An investor who sells a put believes that the underlying stock price will rise and that they will be able to profit from a rise in the stock price by selling puts. An investor who sells a put is obligated to purchase the underlying stock if the buyer decides to exercise the option. An investor who sells a put may also be selling the put as a way to acquire the underlying security at a cheaper price. If the stock is put to the investor, the investor’s purchase price is reduced by the amount of the premium received. When looking to establish a position the seller must determine:

  • Their Maximum Gain
  • Their Maximum Loss
  • Their Breakeven

Maximum Gain Short Puts

For an investor who has sold uncovered or naked puts, maximum gain is always limited to the amount of the premium they received when they sold the puts.

Maximum Loss Short Puts

An investor who has sold a put believes that the stock price will rise. There is, however, a limit to how far a stock price may decline. A stock price may never fall below zero. As a result, the investor who believes that the stock price will rise has a limited maximum loss. The worst thing that can happen for an investor who is short a put is that the stock goes to zero and they are forced to purchase it at the strike price from the owner of the put. To determine the maximum loss for the seller of a put use the following formula:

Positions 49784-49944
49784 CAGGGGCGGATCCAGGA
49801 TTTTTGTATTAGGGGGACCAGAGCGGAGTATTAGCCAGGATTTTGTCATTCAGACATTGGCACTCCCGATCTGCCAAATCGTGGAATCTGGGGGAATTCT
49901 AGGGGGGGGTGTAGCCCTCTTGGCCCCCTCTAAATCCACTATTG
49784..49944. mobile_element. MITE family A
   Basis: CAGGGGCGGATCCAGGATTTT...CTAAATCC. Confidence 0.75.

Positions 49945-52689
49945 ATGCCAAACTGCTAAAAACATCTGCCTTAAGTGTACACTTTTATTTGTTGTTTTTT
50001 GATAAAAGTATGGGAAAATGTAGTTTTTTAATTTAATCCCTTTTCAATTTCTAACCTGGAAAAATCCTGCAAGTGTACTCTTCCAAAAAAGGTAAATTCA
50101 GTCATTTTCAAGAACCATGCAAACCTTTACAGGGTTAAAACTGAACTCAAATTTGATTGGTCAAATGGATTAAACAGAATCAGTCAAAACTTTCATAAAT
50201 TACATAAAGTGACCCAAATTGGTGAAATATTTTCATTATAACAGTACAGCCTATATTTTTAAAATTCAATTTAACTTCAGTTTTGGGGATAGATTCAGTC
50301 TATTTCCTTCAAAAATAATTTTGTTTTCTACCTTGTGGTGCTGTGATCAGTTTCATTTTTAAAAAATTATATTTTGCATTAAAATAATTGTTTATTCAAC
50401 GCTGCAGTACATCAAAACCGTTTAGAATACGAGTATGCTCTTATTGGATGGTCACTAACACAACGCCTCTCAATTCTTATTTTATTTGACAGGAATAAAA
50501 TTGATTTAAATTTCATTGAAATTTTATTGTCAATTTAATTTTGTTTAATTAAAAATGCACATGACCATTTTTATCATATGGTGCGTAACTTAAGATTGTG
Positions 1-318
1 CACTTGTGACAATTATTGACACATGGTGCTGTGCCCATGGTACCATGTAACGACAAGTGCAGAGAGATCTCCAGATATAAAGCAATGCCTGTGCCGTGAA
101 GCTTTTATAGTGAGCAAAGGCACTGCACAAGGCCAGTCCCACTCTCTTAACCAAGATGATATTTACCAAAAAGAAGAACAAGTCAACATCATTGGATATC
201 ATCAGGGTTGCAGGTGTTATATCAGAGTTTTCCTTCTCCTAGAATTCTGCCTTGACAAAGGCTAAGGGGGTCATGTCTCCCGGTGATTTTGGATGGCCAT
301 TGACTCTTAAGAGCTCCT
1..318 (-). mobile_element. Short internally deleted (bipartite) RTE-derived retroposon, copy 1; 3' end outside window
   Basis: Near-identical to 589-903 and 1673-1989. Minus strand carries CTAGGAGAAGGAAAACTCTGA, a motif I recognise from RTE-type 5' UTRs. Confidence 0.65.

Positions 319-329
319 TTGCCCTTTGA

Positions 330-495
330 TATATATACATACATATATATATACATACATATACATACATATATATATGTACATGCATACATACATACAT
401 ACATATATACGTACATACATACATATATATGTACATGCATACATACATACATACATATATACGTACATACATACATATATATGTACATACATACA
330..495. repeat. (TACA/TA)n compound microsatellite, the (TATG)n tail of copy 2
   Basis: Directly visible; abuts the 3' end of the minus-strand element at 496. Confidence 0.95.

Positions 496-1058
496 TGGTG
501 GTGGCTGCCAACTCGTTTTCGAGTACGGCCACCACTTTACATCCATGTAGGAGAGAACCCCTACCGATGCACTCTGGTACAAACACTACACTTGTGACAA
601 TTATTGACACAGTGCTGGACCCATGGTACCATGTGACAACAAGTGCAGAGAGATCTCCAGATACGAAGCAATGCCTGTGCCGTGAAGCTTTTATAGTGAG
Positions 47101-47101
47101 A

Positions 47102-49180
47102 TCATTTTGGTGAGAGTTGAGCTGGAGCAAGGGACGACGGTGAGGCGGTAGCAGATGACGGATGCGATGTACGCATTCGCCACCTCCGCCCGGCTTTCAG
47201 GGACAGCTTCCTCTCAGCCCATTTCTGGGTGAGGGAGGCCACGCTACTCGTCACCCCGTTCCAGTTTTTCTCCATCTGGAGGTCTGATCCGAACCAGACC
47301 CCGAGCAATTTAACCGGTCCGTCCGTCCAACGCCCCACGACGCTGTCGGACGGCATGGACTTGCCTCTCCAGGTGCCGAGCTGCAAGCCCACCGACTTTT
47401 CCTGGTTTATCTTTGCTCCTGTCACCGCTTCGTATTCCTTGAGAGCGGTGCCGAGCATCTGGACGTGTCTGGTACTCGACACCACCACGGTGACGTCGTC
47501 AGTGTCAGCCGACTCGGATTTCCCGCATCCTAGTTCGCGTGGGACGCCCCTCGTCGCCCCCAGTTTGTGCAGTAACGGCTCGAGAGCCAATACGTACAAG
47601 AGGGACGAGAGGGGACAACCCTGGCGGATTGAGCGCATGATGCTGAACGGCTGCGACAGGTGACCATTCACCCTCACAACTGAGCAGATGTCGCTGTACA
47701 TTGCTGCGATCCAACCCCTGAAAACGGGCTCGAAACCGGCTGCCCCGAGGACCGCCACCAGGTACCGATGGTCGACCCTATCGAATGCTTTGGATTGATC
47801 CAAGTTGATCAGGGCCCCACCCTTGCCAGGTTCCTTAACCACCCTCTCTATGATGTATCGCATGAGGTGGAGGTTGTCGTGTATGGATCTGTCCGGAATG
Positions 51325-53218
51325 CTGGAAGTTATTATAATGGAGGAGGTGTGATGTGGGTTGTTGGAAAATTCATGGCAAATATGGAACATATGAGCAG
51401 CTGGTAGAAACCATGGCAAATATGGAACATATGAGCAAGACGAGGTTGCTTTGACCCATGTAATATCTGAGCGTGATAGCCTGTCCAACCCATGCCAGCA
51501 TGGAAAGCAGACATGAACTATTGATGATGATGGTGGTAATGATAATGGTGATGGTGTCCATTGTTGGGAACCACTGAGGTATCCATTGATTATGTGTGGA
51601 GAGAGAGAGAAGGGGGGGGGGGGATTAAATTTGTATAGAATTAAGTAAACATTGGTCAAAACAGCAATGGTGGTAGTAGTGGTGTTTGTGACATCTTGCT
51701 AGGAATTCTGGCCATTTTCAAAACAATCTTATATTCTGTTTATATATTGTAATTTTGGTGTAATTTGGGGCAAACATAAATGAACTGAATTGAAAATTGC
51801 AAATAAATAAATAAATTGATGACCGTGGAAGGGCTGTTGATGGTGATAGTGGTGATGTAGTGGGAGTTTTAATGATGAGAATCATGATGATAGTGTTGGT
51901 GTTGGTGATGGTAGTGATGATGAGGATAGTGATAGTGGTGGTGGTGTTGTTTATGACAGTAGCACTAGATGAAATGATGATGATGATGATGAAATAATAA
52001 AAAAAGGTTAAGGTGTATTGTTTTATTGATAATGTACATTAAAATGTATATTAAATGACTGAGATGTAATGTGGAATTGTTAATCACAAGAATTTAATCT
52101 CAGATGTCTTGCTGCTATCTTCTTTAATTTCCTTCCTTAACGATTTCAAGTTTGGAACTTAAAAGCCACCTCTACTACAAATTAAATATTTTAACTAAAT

Maximum Loss = Strike Price – Premium

Determining The Breakeven for Short Puts

Whenever an investor has sold a put, they believe that the stock price will rise. If the stock price begins to fall, the investor becomes subject to loss. In order for the investor to breakeven on the transaction, the stock price may fall by the amount of the premium they received for the option. At expiration the investor will breakeven at the following point:

Breakeven = Strike Price – Premium

Example:

An investor has established the following option position: Short 1 XYZ May 30 put at 4

The Investor’s maximum gain, maximum loss, and breakeven will be:

Maximum Gain: $400 (The amount of the premium received)

Maximum Loss $26 or $2,600 for the whole position (Strike Price – Premium) Breakeven = $26 = 30-4 (Strike Price - Premium)

If at expiration XYZ is at exactly $26 per share and the investor closes out the position with a closing purchase or has the option exercised against them, they will breakeven, excluding transactions costs.

Notice the relationship between the buyer and the seller:

  Put Buyer Put Seller

Maximum Gain

Strike Price - Premium

Premium Received

Maximum Loss

Premium Paid

Strike Price - Premium

Breakeven

Strike price - Premium

Strike price - Premium

Wants Option To

Exercise

Expire

Because an option is a two-party contract, the buyer’s maximum gain is the seller’s maximum loss and the buyer’s maximum loss is the seller’s maximum gain. Both the buyer and the seller will breakeven at the same point.

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